| # little indeed that cannot be remedied
by right living and by a prayerful
understanding that right living Is
the normal adjustment of one's In
ternal relations to one's external re
tations—that Is, to the one's environ
Dr." Huber will answer «11 signed latter« pertaining to Health. *U year question I* at
general interest it will be answered through,thsae cohunne ; if Ml It will be mnewered
gersonellj- If stamped, addreesed envelope is enclosed. Dr. Ruber will not preeeribe for
oases or make diagnoses. Address Dr. John B. Huber, eero of this newspaper.
think that a state which prides Itself
on being as progressive as any in the
Union should throw away this rem
nant of the dark ages. I am reason
ably sure that 90 per cent of the peo
ple of Idaho are opposed to legalized
crime and a paper which advocates
progress cunnot but help in a move
ment of this kind.
Parma, Ida., Nov. 24, 1917.
GERMAN IN OUR SCHOOLS.
Editor Capital News: In reply to
your editorial of Nov. 26 on "German
in our schools," I cannot help but take
an exception to your view of looking !
at this problem and beg leave to point
out to you the way it looks to me. You !
claim that there is nothing more lm- 1
portant for the unity of a country than ,
the basis of a common language. Facts
prove this to be absolutely erroneous, j
as for example, the case of Switzerland .
will fully demonstrate. For ceriturles j
that country, where four different !
languages are spoken, has maintained
a unity such as any country has a right :
to be proud of. and always has and '
still is encouraging the study of all j
And look at tha blessing arising |
from this practice, considering that to- i
day Switzerland gives refuge and sliel- !
ter to the sick and wounded of more 1
than one language. A thousand times
stronger thaji a common language Is j
a common ideal that holds people and
nations together. If any othei proofs
are needed let us look at the crusaders,
when for 200 years the whole of west
ern Europe furnished men of every
tongue for the one great ideal of lib
erating the holy city- from the hands of
Parma, Ida., Nov. 28, 1917.
«400,000 STATE OF IDAHO HIGH
Scaled bids will be received by the
undersigned until 10 o'clock a. m„
Monday, Dec. 10, 1917, at the state
treasurer's office In the capitol, at
Boise, Idaho, for the sale of the fol
lowing state of Idaho highway bonds:
FodP hundred bonds of 8500 denom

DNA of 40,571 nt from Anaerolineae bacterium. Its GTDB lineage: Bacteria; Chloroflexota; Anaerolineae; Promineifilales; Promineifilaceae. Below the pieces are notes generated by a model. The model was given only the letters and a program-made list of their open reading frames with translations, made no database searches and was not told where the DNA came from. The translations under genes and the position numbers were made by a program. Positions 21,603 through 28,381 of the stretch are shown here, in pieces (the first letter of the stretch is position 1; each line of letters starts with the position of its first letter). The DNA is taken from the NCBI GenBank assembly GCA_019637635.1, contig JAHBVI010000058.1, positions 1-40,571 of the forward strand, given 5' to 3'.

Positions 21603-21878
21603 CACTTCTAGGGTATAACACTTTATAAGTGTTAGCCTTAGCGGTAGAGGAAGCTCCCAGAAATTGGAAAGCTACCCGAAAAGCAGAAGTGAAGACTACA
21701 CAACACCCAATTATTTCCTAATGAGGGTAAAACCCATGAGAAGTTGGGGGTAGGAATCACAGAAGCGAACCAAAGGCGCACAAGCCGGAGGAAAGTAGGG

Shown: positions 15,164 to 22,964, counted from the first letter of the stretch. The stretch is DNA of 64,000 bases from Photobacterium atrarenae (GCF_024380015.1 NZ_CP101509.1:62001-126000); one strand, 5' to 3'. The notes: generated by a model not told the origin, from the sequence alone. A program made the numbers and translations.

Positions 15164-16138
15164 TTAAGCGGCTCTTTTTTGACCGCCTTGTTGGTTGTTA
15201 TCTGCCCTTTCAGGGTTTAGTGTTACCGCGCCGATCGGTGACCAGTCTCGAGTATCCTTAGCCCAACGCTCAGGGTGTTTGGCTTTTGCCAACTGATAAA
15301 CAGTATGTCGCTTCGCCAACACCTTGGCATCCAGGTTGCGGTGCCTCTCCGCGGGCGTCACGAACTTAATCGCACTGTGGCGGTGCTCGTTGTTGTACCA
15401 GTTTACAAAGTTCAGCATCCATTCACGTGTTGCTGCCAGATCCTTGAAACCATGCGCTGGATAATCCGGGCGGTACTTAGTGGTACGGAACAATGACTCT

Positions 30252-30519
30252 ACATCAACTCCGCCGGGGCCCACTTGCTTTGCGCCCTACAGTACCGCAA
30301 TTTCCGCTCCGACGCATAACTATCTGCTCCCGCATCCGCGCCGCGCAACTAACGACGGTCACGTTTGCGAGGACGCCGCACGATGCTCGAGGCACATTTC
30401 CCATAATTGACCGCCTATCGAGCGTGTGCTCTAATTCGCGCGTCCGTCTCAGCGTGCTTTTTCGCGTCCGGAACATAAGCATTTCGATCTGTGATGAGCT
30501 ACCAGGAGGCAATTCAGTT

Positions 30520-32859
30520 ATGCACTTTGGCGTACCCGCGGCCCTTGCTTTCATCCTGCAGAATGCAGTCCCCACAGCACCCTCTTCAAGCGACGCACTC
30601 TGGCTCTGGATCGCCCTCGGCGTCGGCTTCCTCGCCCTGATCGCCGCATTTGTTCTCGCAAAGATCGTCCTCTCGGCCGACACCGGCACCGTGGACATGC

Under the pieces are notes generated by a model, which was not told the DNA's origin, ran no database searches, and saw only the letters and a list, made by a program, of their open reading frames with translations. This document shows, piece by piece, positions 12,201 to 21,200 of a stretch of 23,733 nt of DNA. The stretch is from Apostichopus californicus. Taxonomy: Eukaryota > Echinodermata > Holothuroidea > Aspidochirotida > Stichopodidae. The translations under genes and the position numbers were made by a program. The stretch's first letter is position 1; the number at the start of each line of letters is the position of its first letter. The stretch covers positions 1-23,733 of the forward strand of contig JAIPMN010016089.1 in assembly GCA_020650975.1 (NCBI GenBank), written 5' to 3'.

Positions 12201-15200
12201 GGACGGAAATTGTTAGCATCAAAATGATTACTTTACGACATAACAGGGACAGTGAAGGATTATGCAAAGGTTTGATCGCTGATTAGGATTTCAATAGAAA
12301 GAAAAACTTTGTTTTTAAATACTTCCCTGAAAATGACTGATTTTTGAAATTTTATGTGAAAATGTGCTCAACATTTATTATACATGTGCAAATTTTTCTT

Two hundred bonds of $1000 denomi
Coupon form, bearing data Jan. 1st.
ltl'7, 20-10s. Interest not exceed 41*
per cent, payable January and July let,
both principal and Interest of mid
bonds shall be payable at tha state
treasurer's office In the capitol, at
Bids must be unconditional and the
bidder must be prepared to acoept and
pay for said bonds within fifteen (14)
days after acceptance of the bid there
Bonds cannot be sold for lea* than
par and accrued Interest. lAvst rate
of Interest preferable to a premium
Each bid must be accqmpanted by
an unconditional certified check pay
able to the treasurer of the state of
Idaho for 2 per cent of the per value
Of the bonda
The right te reserved to reject any
or all bids.
JOHN W. EAGLCBON, '
ment, to the world* In which we live.
" i do
You do not give your age. bat appear
to bo a young person. Young people
do not md stimulant* of any nature
whatever; celery and onion* are of
this natnre and should ho avoided,
Also eolfee and tea, W'hloh though in
moderation wholesome for most of
ns, ars not lor the neurotic. You
can cultivate also your will power
and so rid younelf of ouch senee
tio®* as you mention. Loud The Hy
gienle Life; am sending you tnfOPe
seat ion a* to how this ta ta ha dona.
AiA MWi inui u ssui
.. . .
. A *?*.* *?*? ** ,
bald, the had a tittle wee spot of
hair on the top of her head when the
wo* a baby; bat her head it now
" rnynana. rpe pen two
children before her have lovely thieh
hatr ; hwf tha baby hot also 4 W hotr r
except on the top Of her head; that
prows long huf don t spread. •
Answer—This la universal bald
ness. of the same nature as the bald
ness In spots of which I recently
wrote. I am sending you that arti
cle; also such measures as may be
irowsTo woöäähöod~the 'wearing'of
* n m- n ssorT^
e e #
?• syrup harmful for^ anybody the»
suffers from pa* on the etomaeht
Aistcer —Any form of sugar tends
Experience show« 1
ftl , ^ mauit* of treatment 1
very jxK>r**In euch Sî t
to hyperacid the stomach, though
generally speaking sugar ln modem
tlon (In Hooverlzed portions, that is)
j a wholesome. Am mail tog you flir
Make Thie Bank Your P usinées
CHECK ON US!
Chscking Accounts for large or
small amounts are welcomed and
ill supplies .are furnished free to
The Idaho National Rank stands—
as it has always stood—for tha
highest ideals In modern banking.
If you are seeking a aervloe fitting
the needs of present day requtre
nents In banking, you will find us
'ully qualified to Justify your pat
ronage and confidence.
|1.00 Opsns a Cheeking Oecount.
Idaho National Bank
In the District Court of the Third Ju
dicial District of the State of Idaho
In and for Ada county.
In the matter of the petition of tha
Emmett Sheep company, for Its vol
To all those wnora It may concern:
On the first day of November. A.
D„ 1817, the Emmett Sheep company,
by Its attorneys, Martin A Cameron,
whose offices are In the Boise City Na
tional Bank building, Boise, Idaho, by
due and regular order of the above en
titled court filed with the clerk of
said court Its application or petition
for an order of said court dissolving
the said Emmett Sheep company, n
corporation; setting forth that at a
meeting of tha stockholders called for
that purpose, the dissolution of the cor
poration was resolved upon by a two
thirds vote of all of the stockholders;
that all claims and demands against
the corporation have been satisfied and
discharged; that ths corporation de
sired to wind up Its business: appor
tion Its cash on hand among Its stock
holders and be lawfully dissolved.
Said application will come on te be
heard before the above entitled court
on the 10th day of December, A. D„
1017, at 10 o'clock In the forenoon, or
as soon thereafter as counsel can bo
hoard ot tho county court house in
the court room thoreof, In Boise, Ada
county, Idaho, and any 'and all ob
jections to said application, if any
ther* be. will ho heard by said court
at tho said tims and place.
(8EAL) STEPHEN UTTER.
By THO8 E. POWELL.
Martin A Cameron. Rots# City Na
tional Bank Bldg.. Bole*. Idaho, at
torneys for Emmett Sheep company.